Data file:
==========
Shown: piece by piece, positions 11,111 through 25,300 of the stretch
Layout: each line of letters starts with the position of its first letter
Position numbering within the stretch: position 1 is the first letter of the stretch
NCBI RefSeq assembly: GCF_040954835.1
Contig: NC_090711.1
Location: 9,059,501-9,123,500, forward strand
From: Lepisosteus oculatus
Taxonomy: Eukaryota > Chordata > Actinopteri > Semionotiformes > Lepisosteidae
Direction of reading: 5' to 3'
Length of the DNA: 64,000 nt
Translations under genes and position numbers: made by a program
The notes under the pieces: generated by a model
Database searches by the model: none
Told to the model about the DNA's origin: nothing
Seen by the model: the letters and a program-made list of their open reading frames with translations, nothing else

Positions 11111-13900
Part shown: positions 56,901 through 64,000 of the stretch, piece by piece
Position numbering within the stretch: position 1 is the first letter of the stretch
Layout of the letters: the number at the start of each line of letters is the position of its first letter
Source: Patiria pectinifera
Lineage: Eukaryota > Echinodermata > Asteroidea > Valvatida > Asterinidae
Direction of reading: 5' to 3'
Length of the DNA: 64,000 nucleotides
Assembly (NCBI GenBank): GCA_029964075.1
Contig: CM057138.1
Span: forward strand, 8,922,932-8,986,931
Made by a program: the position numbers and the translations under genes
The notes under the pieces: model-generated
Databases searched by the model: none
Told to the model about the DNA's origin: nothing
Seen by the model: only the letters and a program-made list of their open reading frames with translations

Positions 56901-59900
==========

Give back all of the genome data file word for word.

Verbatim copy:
Shown: piece by piece, positions 11,111 through 25,300 of the stretch
Layout: each line of letters starts with the position of its first letter
Position numbering within the stretch: position 1 is the first letter of the stretch
NCBI RefSeq assembly: GCF_040954835.1
Contig: NC_090711.1
Location: 9,059,501-9,123,500, forward strand
From: Lepisosteus oculatus
Taxonomy: Eukaryota > Chordata > Actinopteri > Semionotiformes > Lepisosteidae
Direction of reading: 5' to 3'
Length of the DNA: 64,000 nt
Translations under genes and position numbers: made by a program
The notes under the pieces: generated by a model
Database searches by the model: none
Told to the model about the DNA's origin: nothing
Seen by the model: the letters and a program-made list of their open reading frames with translations, nothing else

Positions 11111-13900
Part shown: positions 56,901 through 64,000 of the stretch, piece by piece
Position numbering within the stretch: position 1 is the first letter of the stretch
Layout of the letters: the number at the start of each line of letters is the position of its first letter
Source: Patiria pectinifera
Lineage: Eukaryota > Echinodermata > Asteroidea > Valvatida > Asterinidae
Direction of reading: 5' to 3'
Length of the DNA: 64,000 nucleotides
Assembly (NCBI GenBank): GCA_029964075.1
Contig: CM057138.1
Span: forward strand, 8,922,932-8,986,931
Made by a program: the position numbers and the translations under genes
The notes under the pieces: model-generated
Databases searched by the model: none
Told to the model about the DNA's origin: nothing
Seen by the model: only the letters and a program-made list of their open reading frames with translations

Positions 56901-59900